The Future of Procurement – Our New Paper Available Now

We know that you are all looking for some educational but interesting reading over the forthcoming holidays, so we are delighted to provide you with that, in the form of our new briefing paper, titled very simply "The Future of Procurement".

In a daring innovation for Spend Matters, this is a co-authored paper with Sigi Osagie, guru, adviser and Procurement Mojo author working with me on the project (and pictured here with Garry Mansell of Trade Extensions). Some of you might have caught either our pub debate earlier this year or my presentation at the Trade Extensions conference in the autumn, when we covered this topic, but in the new paper we take the arguments further and deeper. Procurement has blossomed as a profession and a function over the past twenty years; is the outlook set fair for the next twenty, or are the storm clouds gathering?

We think anyone interested in our profession will find this a stimulating read, and perhaps take away a few points in terms of what we all need to do, if we want that future to be a positive one. We will come back to the paper in the New Year, but here is a brief extract for now, looking at some of the reasons why procurement has been so successful in recent years. And you can download the whole paper, free on registration, from the Trade Extensions website here.



Procurement has been perhaps the most successful business “profession” over the past twenty years in terms of growth in numbers and status. We have seen growth in membership of CIPS and other professional bodies, more universities offering advanced education in the subject, and recognition of the importance of procurement for the effective and efficient delivery of public services, in countries from Afghanistan to Zambia.

At individual organisation level, there has been endorsement of Procurement’s importance as a strategic lever for competitive advantage in many blue-chip companies, from GlaxoSmithKline to IKEA, and the example of these leaders has encouraged others to allow procurement to influence more of the organisation’s third-party spend. That has been supported by more informed use of technology, as well as the increasingly professionalised staff.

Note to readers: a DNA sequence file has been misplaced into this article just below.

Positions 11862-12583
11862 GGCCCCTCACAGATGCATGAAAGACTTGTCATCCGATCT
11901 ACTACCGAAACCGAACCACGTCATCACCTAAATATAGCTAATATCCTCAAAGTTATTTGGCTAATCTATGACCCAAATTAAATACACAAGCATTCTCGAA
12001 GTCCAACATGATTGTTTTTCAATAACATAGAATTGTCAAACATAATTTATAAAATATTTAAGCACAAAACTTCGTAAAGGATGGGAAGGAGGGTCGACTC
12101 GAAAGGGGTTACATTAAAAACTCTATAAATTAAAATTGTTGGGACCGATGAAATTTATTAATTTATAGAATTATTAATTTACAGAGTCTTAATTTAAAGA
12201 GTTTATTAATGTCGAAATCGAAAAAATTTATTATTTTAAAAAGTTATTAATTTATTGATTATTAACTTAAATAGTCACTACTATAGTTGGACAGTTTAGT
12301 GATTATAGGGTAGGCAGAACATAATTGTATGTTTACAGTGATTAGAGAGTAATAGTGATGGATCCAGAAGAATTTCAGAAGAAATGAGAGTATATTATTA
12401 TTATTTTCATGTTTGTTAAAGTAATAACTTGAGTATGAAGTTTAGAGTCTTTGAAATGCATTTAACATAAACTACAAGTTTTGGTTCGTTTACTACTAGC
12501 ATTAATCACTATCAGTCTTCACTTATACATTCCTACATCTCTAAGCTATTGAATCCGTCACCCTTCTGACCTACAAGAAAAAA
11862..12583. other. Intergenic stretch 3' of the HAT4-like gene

But why has procurement seen this leap in status and influence? There are a number of factors that have contributed to this development:

  • As business and technological complexity has grown, it has become more obvious that generally businesses are more successful if they ‘stick to their knitting’ and concentrate on what they’re really good at, whilst leveraging markets and suppliers’ expertise, economies of scale and economies of learning. For example, Apple is good at designing, developing and marketing phones and tablets, but they leave the manufacturing to their outsource supply partners.
  • So vertical integration has become much less common than was the case, and the principle of ‘comparative advantage’ in macroeconomics has been applied at organisational level too as firms specialise. Inevitably that means more reliance on third-party suppliers to meet the organisation’s needs.
  • The world has become more global in its outlook, with firms both selling to and buying from a much wider range of trading partners than they did two or three generations ago. That has brought many benefits, but it has also highlighted issues around supply chain risk as well as opportunities.

These key factors – specialisation, globalisation and risk - have led to more and more of an organisation’s revenue being spent with third-party suppliers rather than on internal staff costs ... (download the paper for more!)

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First Voice

  1. David Atkinson:

    A good read.

    And I’m pleased to see ‘ERM’ make its appearance. 😉

    What I particularly liked was the more ‘realistic’ assessment of the impact of technology. Yes, it can and probably will replace the ‘drones’, but not the thinkers. It will surely mean that anyone considering entering the profession better have strong ambition to be a ‘player’, as the traditional roles of the previous generation will no longer exist. One can’t help but think that CIPS member numbers will go south too.

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